Erdogan’s delicate balancing act faces new difficulties

Erdogan’s delicate balancing act faces new difficulties

Turkey’s Syria policy is moving toward a new bottleneck for several reasons. First, most of the opposition fighters that were defeated in various pockets of resistance throughout Syria have moved to the northern provinces that are under Turkey’s military control, or to areas where Turkey has an influence. Lately, the groups evacuated from Eastern Ghouta — including Hay’at Tahrir Al-Sham, Jaish Al-Islam, Ahrar Al-Sham, and the Failaq Al-Rahman — have been added to them. Turkey will now be responsible for the security of one of the most precarious areas in Syria.

The Turkish decision-makers may be planning to persuade some of these groups to become “moderate” fighters and incorporate them into the Free Syrian Army, or another formation called the Syrian National Army. They may also be planning to use them as an additional fighting force to repress the Kurds’ aspirations of creating a strong local administration either in the form of a cantonal structure or federated administration. After the transition to democracy, they may be used as leverage on the Syrian government. Turkey may also be expecting the United States to support it in this endeavor because the US will stand behind any effort aimed at weakening the Bashar Assad regime.

This is an ambitious task and it cannot be taken for granted that everything will go smoothly, as some of these fighting groups are not interested in such an accommodation, either for ideological or political reasons.

Furthermore, there are difficulties that may arise from Syria’s attitude. Based on UN Security Council resolution 2254 that provides for a “Syrian-owned and Syrian-led political transition,” the Syrian regime, with or without Assad, may oppose any solution that would come from outside, and all the more so from Turkey.

The second difficulty is the fragility of Turkey’s cooperation with Russia and Iran. If Turkey plays any concrete role in Syria, it is thanks to its partnership with these allies, both of which have voiced reservations over its Syria policy. Iran has said that any foreign military presence should be based on the authorization of the Syrian government. Meanwhile, Russian Foreign Minister Sergey Lavrov has said that, now Afrin is cleared of the Kurdish fighters of the People’s Protection Units (YPG), Turkey has to turn the administration of the province over to the Syrian authorities. This common attitude was reconfirmed last month in Sochi, when Lavrov said the guarantor countries of the Astana process have to help the Syrian government in its fight against terror.


This is an ambitious task and it cannot be taken for granted that everything will go smoothly, as some of these fighting groups are not interested in such an accommodation, either for ideological or political reasons

Yasar Yakis


As if this was not enough, the US has now voiced its unease at seeing Turkey prevent the Kurds, who had to leave Afrin during Turkey’s military operation, from returning to their homes, with Arabs evacuated from Eastern Ghouta instead settling in their houses.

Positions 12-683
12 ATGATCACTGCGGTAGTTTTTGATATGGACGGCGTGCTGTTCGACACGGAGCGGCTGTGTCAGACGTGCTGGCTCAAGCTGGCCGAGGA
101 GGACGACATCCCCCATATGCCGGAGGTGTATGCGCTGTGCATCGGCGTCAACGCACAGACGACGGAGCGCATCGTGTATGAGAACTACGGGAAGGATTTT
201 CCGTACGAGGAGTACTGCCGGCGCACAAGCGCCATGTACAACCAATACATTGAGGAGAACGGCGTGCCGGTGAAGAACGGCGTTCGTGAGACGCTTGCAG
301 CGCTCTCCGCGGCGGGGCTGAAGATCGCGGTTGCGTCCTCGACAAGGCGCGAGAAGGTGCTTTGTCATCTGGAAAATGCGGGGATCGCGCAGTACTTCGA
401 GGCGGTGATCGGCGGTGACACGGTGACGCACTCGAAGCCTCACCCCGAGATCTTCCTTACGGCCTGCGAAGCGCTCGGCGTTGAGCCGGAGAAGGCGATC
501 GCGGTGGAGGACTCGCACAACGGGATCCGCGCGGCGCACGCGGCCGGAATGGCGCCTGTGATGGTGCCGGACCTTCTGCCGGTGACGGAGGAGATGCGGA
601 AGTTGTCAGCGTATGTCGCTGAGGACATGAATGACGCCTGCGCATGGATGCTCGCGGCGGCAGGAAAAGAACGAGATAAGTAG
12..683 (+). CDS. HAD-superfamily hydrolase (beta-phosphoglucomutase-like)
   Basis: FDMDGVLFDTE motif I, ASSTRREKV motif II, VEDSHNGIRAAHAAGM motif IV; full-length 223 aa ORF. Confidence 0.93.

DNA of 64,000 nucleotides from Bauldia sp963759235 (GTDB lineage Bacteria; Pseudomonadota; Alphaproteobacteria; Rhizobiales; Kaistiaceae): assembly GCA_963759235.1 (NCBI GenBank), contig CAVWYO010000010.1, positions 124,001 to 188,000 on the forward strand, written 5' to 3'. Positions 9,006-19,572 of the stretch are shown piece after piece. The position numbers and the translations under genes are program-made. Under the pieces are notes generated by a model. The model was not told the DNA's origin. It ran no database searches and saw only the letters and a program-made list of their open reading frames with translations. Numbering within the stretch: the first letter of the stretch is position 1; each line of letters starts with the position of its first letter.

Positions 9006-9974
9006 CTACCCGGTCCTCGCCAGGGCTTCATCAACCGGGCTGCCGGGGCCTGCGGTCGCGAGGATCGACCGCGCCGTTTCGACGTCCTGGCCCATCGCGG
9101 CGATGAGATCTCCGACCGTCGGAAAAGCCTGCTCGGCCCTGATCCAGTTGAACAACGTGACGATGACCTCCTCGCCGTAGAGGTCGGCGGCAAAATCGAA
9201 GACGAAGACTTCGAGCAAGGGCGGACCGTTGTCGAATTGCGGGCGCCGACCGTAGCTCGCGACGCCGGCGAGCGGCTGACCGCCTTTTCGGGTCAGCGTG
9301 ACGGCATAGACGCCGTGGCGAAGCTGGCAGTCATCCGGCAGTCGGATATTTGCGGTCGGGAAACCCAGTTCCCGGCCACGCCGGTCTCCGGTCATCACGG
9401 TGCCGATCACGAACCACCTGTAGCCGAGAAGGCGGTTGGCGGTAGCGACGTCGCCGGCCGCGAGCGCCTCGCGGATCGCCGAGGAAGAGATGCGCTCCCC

Russia’s indirect support was important for Turkey in achieving its goals in Afrin. If Russia, which is controlling Syria’s air space, was not to turn a blind eye to the Turkish air force’s pounding of YPG targets, the progress of the military operation would have become much more difficult. Therefore, Turkey’s Syria policy may become more problematic if Russia withdraws its support, especially now that Ankara is at odds with the US on several issues. The strongly-worded support that it extended to the recent US-UK-France missile attack on the Syrian installations believed to be producing chemical weapons became an embarrassment for Turkey and it had to make a corrective statement to prove it is equidistant to both the US and Russia.

Third is Turkey’s unstable relations with the US. Several problems have already been lingering between them for years, including US support for the YPG; Ankara’s desire for the extradition of Turkish cleric Fethullah Gulen; the case of Pastor Andrew Brunson, a US citizen who has been detained in Turkey since October 2016; the fine to be imposed on a Turkish state bank for its involvement in the violation of US sanctions on Iran; and the arrest of a Turkish gold trader of Iranian origin, Reza Zarrab, who is accused of being involved in the same violation of sanctions.

A more annoying problem is now added to them: The US pressure on Turkey not to purchase Russian S-400 surface-to-air missiles. Washington says these missiles are not interoperable with Turkey’s NATO air defense infrastructure. Some members of the US House of Representatives last week released details of a draft bill that included measures to temporarily halt weapons sales to Turkey until the Defense Department provides Congress with a report on the relationship between the US and Turkey.

Everything is further complicated by the Turkish parliament’s decision to hold early elections, one-and-a half years ahead of the scheduled date. The government will now need a success story to increase its votes.

  • Yasar Yakis is a former foreign minister of Turkey and founding member of the ruling AK Party. Twitter: @yakis_yasar
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